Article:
dogs on leash
Butano State Park, situated in the Santa Cruz Mountains midway between Santa Cruz and Half Moon Bay, is prized for the diversity of its habitats and wildlife, and for the depth of its solitude. Many visitors to Butano- thought to be named after a drinking cup made from a bull’s horn- find it the perfect place to shed everyday stresses. Nature’s vital processes can be seen everywhere. The unusual bend of a redwood tree tells the story of a long-ago earthquake. Elsewhere, the root of an alder tree begins eight feet up its trunk before reaching the ground, revealing the history of flooding in this area. The Candelabra redwood tree, with five huge branches jutting upright parallel to the trunk, is an odd natural phenomenon on a parcel recently added to the park. Those who take the time to stroll along a park trail or set up a tent will discover the beauty and solace of one of California’s least-known parks. The park is on the San Mateo Coast, off Highway One. Three miles northeast of the Gazos Creek Coastal Access Point by way of Gazos Creek Road, and about 4.5 miles southeast of Pescadero by way of the Pescadero and Cloverdale Roads. The Day Use Annual Pass is accepted at this park.
Ching Lan Huang on Butano Fire Trail, Canyon, Jackson Flats, Doe Ridge and Little Butano Creek Trail Loop
This one is very hard for day hike, I only finished 2/3, and it already took longer than I planned, so I have no choice but to drop South Butano Fire Trail, Canyon Trail, and Doe Ridge Tail. Also because of the Feb storms, only 1/3 of the Little Butano Creek Trail is accessible.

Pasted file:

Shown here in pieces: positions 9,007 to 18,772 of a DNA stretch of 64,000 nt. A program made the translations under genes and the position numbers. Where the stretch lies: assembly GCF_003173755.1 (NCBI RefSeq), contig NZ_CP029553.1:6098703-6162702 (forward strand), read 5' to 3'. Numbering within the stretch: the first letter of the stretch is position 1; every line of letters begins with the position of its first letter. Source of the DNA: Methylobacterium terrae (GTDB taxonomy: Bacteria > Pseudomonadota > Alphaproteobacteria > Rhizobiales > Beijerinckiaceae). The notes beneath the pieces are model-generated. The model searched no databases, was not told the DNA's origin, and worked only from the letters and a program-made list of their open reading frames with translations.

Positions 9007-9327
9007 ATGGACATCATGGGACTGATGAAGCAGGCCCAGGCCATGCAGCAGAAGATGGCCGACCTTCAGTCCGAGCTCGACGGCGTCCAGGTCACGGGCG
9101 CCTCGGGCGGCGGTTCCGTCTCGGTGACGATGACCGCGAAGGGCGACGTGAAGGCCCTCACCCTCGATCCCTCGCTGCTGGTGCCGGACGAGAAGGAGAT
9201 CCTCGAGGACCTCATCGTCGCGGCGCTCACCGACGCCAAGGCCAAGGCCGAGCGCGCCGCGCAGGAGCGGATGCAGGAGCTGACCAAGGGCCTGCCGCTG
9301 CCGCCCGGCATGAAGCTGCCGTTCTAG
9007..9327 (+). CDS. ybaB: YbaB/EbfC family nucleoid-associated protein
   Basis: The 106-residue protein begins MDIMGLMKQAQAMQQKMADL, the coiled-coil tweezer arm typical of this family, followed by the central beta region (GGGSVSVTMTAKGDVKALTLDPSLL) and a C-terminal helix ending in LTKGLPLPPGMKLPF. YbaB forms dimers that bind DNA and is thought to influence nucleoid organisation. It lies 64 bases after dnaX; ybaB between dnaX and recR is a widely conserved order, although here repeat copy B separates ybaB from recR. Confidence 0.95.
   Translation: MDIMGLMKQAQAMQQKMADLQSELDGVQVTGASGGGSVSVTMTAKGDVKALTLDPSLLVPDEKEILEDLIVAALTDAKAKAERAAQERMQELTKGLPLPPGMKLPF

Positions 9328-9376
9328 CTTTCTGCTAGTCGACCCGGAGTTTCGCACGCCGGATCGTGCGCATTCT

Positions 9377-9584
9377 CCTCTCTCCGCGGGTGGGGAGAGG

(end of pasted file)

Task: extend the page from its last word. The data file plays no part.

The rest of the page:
But, this is still worth for a 2 days hike, if you start from south like it suggested and camp at Trail Camp for one night.
Meg S. on Canyon, Goat Hill Trail Loop
it was very quiet, campground closed for the season. clean park. easy to find Butano SP. $10 day fee for parking, bring cash. dog did pick up a couple ticks.
Meg S. on Año Nuevo-Goat Hill Trail Loop
steep incline with switch backs. great view out to the ocean. bridge to Six Bridge Trail washed out at entrance near entrance booth, use picnic area to access.
Dogs are only allowed on paved roads and the fire roads.So we followed the Olmo Fire road for an out and back trail. We went in November, just after the first fall rains. The trail can be quite challenging due to rapid elevation gains in places. You have to ascend rapidly to get to the rim of the park. The start of the trail is obviously an old road (some paving is here and there) but when you cross the Goat Hill trail the first time, the track narrows and keeps narrowing, becoming overgrown, but still well-marked.